There is still a lot of work sanding, filling chips,priming,undercoating and painting these. I discovered that for this sort of job one of the new jell ball points makes a good marker.
Up went the fascia. I had to plane off the top in places because the new and thicker roof battens overhung where the fascia was to go but the old one had had the same treatment back in 1909. Being single handed I used the tool I made to hold one end. Some packing behind was required to keep the fascia straight. I am always needing bits of packing and will be on the lookout for some very thin 3mm ply to add to the 6 and 11 that I have a stock of. Because of the age and the possibility of splitting the ends of the hardwood rafters I fixed the fascia with 100 mm thin counter sunk head screws (chip-board type thread) after pre-drilling holes in the hard as iron wood.
Eves covered in.
3/4 round fitted now on to the other side.
The Fisher & Paykel fridge was the subject to a recall to prevent the door falling off and the man they sent out noticed that we had a Skyline metal garage about 25 years old like his and that he had needed to replace the gutter. So I checked mine and found a couple of patches that had rusted through and needed the tar and canvas treatment. It will be interesting to see how long this fix works for. While I was at it I painted the rusty parts that had formed where the dripping water had worn away the colourbond coating.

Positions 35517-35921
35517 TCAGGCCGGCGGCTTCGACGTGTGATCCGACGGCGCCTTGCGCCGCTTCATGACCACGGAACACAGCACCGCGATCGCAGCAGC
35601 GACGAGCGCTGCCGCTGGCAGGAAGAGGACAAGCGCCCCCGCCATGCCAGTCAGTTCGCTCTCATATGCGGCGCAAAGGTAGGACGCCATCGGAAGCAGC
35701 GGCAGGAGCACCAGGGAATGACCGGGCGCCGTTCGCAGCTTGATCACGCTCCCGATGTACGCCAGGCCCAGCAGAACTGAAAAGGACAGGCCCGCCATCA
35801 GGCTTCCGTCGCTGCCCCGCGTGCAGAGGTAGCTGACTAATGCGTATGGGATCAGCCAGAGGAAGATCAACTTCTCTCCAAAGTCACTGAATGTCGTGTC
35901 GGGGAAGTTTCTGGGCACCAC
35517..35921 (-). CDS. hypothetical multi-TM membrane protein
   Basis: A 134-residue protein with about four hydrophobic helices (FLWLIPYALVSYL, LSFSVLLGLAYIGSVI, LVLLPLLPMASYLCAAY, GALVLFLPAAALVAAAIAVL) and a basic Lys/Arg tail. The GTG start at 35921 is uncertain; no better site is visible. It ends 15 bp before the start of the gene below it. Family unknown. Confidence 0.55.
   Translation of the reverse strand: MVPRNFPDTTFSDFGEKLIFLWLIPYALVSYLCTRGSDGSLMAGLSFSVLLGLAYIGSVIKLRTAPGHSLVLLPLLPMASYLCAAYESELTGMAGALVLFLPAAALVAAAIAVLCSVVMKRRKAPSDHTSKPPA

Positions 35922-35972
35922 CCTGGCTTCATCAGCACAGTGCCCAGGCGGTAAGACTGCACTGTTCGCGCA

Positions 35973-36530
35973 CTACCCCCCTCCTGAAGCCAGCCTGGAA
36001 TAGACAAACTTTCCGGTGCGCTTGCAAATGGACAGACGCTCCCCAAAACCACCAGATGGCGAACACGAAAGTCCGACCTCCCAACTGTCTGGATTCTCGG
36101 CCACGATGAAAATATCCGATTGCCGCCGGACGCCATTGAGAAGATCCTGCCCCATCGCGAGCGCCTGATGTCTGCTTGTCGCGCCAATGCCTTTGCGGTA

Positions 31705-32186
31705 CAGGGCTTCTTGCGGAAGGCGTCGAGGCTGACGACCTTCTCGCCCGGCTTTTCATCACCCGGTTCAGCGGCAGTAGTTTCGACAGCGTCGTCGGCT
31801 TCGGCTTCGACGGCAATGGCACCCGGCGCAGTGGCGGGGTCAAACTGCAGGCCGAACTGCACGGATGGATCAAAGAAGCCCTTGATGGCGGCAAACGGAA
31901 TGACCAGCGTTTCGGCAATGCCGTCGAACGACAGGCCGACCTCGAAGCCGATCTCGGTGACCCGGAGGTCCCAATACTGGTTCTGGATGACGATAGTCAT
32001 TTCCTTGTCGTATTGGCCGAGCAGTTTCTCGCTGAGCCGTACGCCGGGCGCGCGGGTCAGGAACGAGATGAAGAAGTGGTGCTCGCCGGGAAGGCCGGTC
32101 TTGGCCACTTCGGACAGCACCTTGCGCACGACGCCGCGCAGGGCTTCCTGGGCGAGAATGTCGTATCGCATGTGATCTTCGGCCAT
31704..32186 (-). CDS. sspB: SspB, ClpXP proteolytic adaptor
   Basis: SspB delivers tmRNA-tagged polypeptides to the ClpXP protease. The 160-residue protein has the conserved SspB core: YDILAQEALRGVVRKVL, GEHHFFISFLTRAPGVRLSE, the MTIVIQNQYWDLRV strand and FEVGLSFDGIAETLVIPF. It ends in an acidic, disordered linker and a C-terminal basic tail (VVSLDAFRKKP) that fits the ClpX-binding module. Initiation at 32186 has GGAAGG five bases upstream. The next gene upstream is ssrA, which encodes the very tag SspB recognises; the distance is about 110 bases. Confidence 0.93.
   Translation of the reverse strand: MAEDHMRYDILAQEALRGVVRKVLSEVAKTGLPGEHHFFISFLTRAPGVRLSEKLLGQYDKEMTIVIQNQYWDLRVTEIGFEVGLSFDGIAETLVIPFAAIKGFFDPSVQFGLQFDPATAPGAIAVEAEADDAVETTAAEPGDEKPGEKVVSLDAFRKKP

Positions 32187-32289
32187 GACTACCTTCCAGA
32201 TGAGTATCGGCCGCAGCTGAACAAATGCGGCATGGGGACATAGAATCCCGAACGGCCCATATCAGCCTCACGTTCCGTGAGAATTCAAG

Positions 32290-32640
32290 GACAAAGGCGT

My old cement mixer has been out in the weather for 9 years. It was protected with a bucket over the motor and a tarp (just a few threads left). After renewing a few bolts and greasing it I turned it on and it blew the leakage safety switch. The leak was in the 3 pin plug, it had dangled down and filled with water. It is now ready to go and has found a home in the garden shed.
The thing is difficult to drag about as it tends to tilt and smash onto the switch. This happened once too often so I fitted a protection bail made from scrap steel.
Undercoated the Jarra (hardwood) architrave that will surround the windows. It is a shame to cover such timber but I want something that will last.
Designed picket fence and side gate.
Last 4 days were spent getting the fascia up and the eves covered. Getting the old fascia off was dangerous as you are up a ladder levering off long lengths of timber that can fall at any moment.